Even if you’re not a Packers fan …

… you should sign this petition.

If you care about workers having a say in the workplace, if you care about retirement security, you should sign. Because those are the sticking points in the National Football League referee lockout. When NFL owners couldn’t come to terms with the referees’ union, they stopped them from doing their job. Sadly, the owners, (who make billions) want to put the workers’ retirement funds in a 401(k) style plan while the workers want to keep their pensions.

For those football fans out there, you’ve already seen problems with the non-union officials calling, or not calling, the games. Here’s one link that goes into excruciating detail about Monday night’s game.

Any sports fan can sympathize with me, agonizing Monday night when the lack of an offensive line meant quarterback Aaron Rodgers was sacked time and time again. Granted, the Pack did not have their best night. But they were ahead at the end and clearly would have won the game, except for the scab officiating.

The next blown call could be against your team. Don’t fumble this opportunity; sign the petition.

In solidarity, all union members should sign the petition. AFL-CIO President Richard Trumka has noted: “This lockout is not just about the NFL. It shows that training matters for a successful workplace — whether it’s on the field or in the classroom. Like the regular, unionized referees, union members in workplaces everywhere are some of the most skilled workers in their profession.Work connects us all, and we have to rely on each other to get the job done. This situation makes clear that no one does his/her job better than workers who have union training and a voice on the job.”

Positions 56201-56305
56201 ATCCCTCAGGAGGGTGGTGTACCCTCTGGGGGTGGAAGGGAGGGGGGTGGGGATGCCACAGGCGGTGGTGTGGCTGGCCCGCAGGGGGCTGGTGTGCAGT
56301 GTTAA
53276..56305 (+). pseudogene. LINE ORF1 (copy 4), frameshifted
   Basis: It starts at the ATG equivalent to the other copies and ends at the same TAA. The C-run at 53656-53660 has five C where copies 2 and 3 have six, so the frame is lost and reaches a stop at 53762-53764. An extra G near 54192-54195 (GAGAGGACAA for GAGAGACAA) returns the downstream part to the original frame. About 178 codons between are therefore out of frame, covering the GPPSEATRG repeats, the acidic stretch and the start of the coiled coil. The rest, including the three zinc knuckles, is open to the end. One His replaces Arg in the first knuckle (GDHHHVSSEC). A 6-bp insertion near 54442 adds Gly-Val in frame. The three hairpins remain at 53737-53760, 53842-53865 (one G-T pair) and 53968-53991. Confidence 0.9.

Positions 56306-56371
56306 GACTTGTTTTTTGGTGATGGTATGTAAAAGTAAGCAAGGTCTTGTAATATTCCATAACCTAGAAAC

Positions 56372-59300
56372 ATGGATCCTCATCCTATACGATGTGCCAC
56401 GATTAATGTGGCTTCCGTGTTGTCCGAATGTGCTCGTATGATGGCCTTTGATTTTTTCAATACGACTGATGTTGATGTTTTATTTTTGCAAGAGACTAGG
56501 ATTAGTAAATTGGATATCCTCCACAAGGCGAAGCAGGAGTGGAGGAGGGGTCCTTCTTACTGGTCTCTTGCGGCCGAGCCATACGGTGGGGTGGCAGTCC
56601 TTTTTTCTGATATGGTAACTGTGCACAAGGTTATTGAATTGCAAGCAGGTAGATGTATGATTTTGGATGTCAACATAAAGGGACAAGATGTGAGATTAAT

Jeff MacGregor of ESPN summarized the situation in August this way. Here’s an excerpt:

Just remember: This isn’t a strike. It’s a lockout. The owners are trying to teach the officials a lesson. For a league with revenues far north of $8 billion a year, the petty cash in dispute is laughable. Especially when you consider there are only 119 NFL officials. And that they’re employed part time. If Roger Goodell and the NFL and the NFL owners were serious about player safety and player conduct, for $50 million a year — less than 1 percent of total revenue — they could hire 200 well-trained full-time officials at $250,000 each.

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